EU Wields Fines to Save Euro From Greek-Style Fiscal Mishaps
Euro countries would face financial penalties for overstepping budgetary limits or for running non- competitive economies under proposals to prevent an escalation of the debt crisis.
Users of the 16-nation currency would be fined as much as 0.2 percent of gross domestic product for flouting fiscal targets and as much as 0.1 percent of GDP for failing to keep up with Europe’s strongest economies, under draft legislation unveiled today in Brussels.
Building on existing sanctions that were never imposed, the European Commission proposals in response to the Greece-led debt shock lean toward German Chancellor Angela Merkel in her effort to tighten the fiscal screws on free-spending governments and have already fueled qualms in France.
“We will pull the handbrake before the car rolls down the hill,” Jose Barroso, the commission’s president, told reporters.
As more than 100,000 demonstrators converged on Brussels to protest Europe-wide austerity measures, the commission, the European Union’s executive, billed the crackdown on deficit spending as “the most comprehensive reinforcement of economic governance” since the euro’s debut in 1999.
With soaring bond yields in Ireland and Portugal looming as the euro’s next threat, the proposals are meant to fix an economic-management system that failed to prevent Greece from skidding toward default, forcing European governments to offer 860 billion euros ($1.2 trillion) in loans and pledges in May to keep the currency union intact.
The euro has rallied after reaching a four-year low of $1.1876 on June 7. It traded at $1.3591 at 5 p.m. Brussels time. The euro is 17 percent overvalued, according to a Bloomberg index of the relative buying power of world currencies.
The new system toughens and speeds up a series of fines on governments that head over the euro deficit limit of 3 percent of GDP and debt limit of 60 percent.
Penalties starting with interest-bearing deposits could be imposed before a country bursts over the limit, with the money confiscated if it balks at repeated EU demands to fix the budget. For Greece, which snuck into the euro region without ever meeting the deficit standard and obtained 110 billion euros of the rescue funds, the fine would go as high as 475 million euros.
Countries over the debt limit would be ordered to hit an annual reduction target equal to 1/20th of the excess. A country with debt at 100 percent, for example, would need to cut it by 2 percentage points each year.
Initially, the penalties will be limited to countries using the euro. The commission is working on plans to draft rules as of 2014 to non-euro countries such as the U.K., foreseeing cuts in EU subsidies for their fiscal overruns.
Alessandro Leipold, a former International Monetary Fund official, said the emphasis on Brussels-driven sanctions is misguided and urged the EU to do more to embed sound budget practices at the national level.
“If the most severe crisis since the Great Depression and a euro country having to turn the IMF doesn’t focus the minds for something a bit more ambitious, then one has to wonder what will,” said Leipold, who advises the Brussels-based Lisbon Council think tank.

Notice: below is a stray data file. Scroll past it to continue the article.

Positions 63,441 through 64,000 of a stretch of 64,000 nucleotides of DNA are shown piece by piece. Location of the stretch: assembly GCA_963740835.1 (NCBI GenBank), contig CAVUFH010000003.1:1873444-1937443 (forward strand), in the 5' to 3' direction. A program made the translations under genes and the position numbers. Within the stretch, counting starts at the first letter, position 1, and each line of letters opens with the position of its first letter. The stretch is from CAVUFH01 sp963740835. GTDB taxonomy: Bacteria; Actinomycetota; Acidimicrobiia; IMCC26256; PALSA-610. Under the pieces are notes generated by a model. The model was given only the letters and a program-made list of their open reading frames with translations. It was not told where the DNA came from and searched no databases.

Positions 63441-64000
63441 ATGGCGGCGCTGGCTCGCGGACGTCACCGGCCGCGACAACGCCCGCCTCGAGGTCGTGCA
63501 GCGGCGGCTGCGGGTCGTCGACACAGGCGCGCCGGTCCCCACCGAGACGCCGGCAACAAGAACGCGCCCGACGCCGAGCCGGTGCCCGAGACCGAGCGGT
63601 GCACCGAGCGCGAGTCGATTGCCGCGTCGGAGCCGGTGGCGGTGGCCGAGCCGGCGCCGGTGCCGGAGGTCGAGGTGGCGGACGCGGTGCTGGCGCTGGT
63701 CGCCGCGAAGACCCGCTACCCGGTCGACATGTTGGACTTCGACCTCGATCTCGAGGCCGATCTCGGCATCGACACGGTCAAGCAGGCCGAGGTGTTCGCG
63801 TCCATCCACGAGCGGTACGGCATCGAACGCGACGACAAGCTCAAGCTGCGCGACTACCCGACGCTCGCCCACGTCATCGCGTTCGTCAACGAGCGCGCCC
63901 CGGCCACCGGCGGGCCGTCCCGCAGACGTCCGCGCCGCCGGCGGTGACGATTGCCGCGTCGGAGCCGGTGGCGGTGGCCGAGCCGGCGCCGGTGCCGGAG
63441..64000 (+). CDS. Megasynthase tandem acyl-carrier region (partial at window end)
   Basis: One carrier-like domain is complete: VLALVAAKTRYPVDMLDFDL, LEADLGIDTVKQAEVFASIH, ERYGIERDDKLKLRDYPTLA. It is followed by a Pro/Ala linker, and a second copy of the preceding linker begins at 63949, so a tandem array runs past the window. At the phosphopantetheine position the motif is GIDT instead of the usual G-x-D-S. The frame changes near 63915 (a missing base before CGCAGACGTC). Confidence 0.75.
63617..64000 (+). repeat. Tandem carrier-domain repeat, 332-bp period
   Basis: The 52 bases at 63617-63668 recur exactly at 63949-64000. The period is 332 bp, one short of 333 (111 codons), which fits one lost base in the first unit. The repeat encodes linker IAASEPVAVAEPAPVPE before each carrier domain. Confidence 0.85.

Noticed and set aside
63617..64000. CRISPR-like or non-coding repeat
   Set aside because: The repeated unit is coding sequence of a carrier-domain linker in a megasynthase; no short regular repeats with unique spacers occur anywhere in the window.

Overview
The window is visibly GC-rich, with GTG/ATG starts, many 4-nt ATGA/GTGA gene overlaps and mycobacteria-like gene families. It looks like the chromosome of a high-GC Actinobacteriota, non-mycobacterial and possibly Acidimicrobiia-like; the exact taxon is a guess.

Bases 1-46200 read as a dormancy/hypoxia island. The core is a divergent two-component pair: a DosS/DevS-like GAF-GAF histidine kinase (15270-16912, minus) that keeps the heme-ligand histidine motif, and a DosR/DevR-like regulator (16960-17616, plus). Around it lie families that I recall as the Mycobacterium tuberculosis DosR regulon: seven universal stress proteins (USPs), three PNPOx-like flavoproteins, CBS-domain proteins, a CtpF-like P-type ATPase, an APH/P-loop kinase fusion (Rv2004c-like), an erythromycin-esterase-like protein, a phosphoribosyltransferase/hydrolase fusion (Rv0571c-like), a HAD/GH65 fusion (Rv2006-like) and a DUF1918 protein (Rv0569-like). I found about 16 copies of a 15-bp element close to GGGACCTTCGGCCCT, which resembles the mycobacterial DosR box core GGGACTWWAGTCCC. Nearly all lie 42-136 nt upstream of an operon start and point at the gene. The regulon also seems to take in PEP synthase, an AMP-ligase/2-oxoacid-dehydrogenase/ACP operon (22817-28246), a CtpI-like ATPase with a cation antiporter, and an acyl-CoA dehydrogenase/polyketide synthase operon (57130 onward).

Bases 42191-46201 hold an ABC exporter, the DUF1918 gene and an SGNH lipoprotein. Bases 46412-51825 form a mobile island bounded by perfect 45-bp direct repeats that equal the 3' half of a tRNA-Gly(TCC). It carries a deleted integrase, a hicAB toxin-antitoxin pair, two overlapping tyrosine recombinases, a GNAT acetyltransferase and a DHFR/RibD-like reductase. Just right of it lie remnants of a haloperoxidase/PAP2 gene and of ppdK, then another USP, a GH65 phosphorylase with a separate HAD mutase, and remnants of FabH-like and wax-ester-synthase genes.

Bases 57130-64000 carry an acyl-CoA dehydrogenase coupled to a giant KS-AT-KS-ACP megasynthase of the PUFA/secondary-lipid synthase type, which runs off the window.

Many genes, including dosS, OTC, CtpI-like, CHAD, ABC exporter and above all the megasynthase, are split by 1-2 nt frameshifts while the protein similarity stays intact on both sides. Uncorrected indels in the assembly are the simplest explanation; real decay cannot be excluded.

The six-law package requires approval by European governments and the European Parliament. The commission hopes it will take effect by mid-2011, with the first sanctions possible in 2012.
France is among three or four countries that oppose plans for the commission to lay down the sanctions automatically unless blocked by a “qualified majority” in which bigger countries have more votes, an EU official told reporters yesterday.
French Finance Minister Christine Lagarde on Sept. 27 urged a simpler one-country, one-vote system that would lessen the influence of Germany, the country pushing hardest for tougher rules.
France put out its 2011 budget outline today, pledging to shrink the deficit to 6 percent of GDP from an estimated 7.7 percent this year, the fifth-highest in the euro region.
Germany played down the conflict over the voting system. In an interview in Berlin yesterday, Deputy Finance Minister Steffen Kampeter said that “sometimes Germany and France start from different starting points, but we in the end are on common ground.”
Beyond stiffening existing rules, the EU’s main innovation is to extend the threat of sanctions to countries prone to “excessive” macroeconomic imbalances such as outsized current account deficits, rapid wage growth or runaway property prices.
Those penalties would be imposed “asymmetrically” on underperforming economies such as Portugal or Greece, while exempting Germany, with its trade surpluses, a senior commission official said yesterday.
While the commission would base its verdict on indicators such as current account, unit labor costs, public and private debt and estimates of real exchange rates, it said there is no “mechanical way” to judge competitiveness.
Sony Kapoor, managing director of Re-Define, an economic research institute, said the competitiveness standards will be impossible to enforce because governments have limited power over the behavior of millions of producers, consumers and investors.
“The approach assumes levels of government control over economic outcomes that probably did not even exist in the Soviet Union, let alone modern market economies,” Kapoor said. “The policy space available to governments in the euro zone to influence economic outcomes is especially limited.”
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